Per Se Restaurant
Per Se: Thomas Keller
Coming out of the elevator on the fourth floor at the Times Warner Centre, your attention is immediately arrested by a poetically stunning blue door, of the restaurant Per Se, that is besieged by an aesthetic feel of a blooming garden of potted plants, playfully inviting you in. Behind the blue door, one is taken over by a calming sense of serenity and intimacy of the dining room which overlooks the gorgeous views of the Columbus and Central Park. Before drifting to look at the menu, one cannot help but wonder who is behind all this and the answer is simple: Thomas Keller.
Thomas Keller, six foot two, handsome man with slicked-back grey hair was born in 1955 at Camp Pendleton in Oceanside, California. Growing up he spent a great deal of time with his mother who worked in Palm Beach as a restaurant manager. Barely a year after joining junior college Keller ended up working at a country club in Rhode Island known as Narragansett where he found his calling as a chef under the mentorship of Roland Henin who taught him that food was about nurturing people. A lesson carried on and materialized to his three-starred Michelin restaurant Per Se that not only has an award-winning wine list with more than 2000 selections to choose from but a complementing spontaneous and ever in season daily written nine-course tasting menu and a nine-course vegetable tasting menu that employs French technique and ingredients of the highest possible quality available.
Keller, the chef and proprietor of a handful of well-respected establishments including the largely revered fine dining restaurant, The French Laundry in California, which is essentially a flag sister to Per Se, earned his reputation with his reinterpretation of classic upscale cuisines in a manner that is timeless and artistic yet managed to keep it thoroughly American.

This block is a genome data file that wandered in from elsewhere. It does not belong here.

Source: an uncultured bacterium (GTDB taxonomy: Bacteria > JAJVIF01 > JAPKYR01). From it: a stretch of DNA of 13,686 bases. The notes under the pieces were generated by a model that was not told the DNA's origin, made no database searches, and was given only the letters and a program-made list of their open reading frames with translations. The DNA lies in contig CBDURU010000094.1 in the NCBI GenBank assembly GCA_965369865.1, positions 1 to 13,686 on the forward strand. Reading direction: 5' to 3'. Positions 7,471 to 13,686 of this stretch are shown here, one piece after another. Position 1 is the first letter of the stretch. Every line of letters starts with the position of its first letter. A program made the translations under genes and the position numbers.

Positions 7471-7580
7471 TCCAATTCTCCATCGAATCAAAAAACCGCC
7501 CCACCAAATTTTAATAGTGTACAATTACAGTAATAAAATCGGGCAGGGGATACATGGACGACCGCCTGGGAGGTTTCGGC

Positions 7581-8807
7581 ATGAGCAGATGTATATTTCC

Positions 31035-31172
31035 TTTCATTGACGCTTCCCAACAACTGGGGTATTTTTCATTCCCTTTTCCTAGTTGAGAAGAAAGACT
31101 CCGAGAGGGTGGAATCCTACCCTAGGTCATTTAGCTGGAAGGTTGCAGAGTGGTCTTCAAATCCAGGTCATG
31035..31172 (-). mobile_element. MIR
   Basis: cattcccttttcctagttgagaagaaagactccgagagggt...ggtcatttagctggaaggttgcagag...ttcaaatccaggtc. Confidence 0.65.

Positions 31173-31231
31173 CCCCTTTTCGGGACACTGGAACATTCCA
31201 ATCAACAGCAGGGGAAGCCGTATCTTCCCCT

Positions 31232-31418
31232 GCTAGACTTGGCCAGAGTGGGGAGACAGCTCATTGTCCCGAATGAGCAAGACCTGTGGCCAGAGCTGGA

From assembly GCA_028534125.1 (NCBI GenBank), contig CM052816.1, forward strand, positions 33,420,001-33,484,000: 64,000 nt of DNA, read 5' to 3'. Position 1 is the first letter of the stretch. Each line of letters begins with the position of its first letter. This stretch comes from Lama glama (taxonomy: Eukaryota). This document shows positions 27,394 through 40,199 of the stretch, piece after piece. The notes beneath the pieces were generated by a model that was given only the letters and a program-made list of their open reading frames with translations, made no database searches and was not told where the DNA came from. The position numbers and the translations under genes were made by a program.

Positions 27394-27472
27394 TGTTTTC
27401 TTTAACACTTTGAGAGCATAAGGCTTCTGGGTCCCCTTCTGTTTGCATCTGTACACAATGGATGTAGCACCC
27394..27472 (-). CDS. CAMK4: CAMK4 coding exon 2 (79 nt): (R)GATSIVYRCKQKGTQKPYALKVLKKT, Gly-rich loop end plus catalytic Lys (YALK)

Although set up in a modern skyscraper environment, Per Se designed by Adam Tihany who made subtle allusions to The French Laundry, has a fireplace strategically placed in the middle of the dining room, certainly raising the bar as far as ideal high-culture luxury restaurants go. Per Se offers a distinctively over the top dining experience, served by a brigade of orchestrated servers who not only pace each meal and meet each need but are also captivating bestowers of elaborate tales, about the people who farmed what is served on each plate.
Keller has authored five cookbooks inspired by his restaurants including Ad Hoc and The French Laundry Cookbook. He has also trained and mentored some of today’s respected and popular chefs such as Grant Achatz and Corey Lee. Despite having faced harsh reviews at one point, which Keller interpreted as an opportunity to re-invent himself, Per Se is still one of the highest rating restaurants in New York. His work ethics which materializes as an obsessive vigilance intertwined with his philosophy of what a great meal means guarantees any dinner an emotional journey of discovery and nostalgia to the last bite.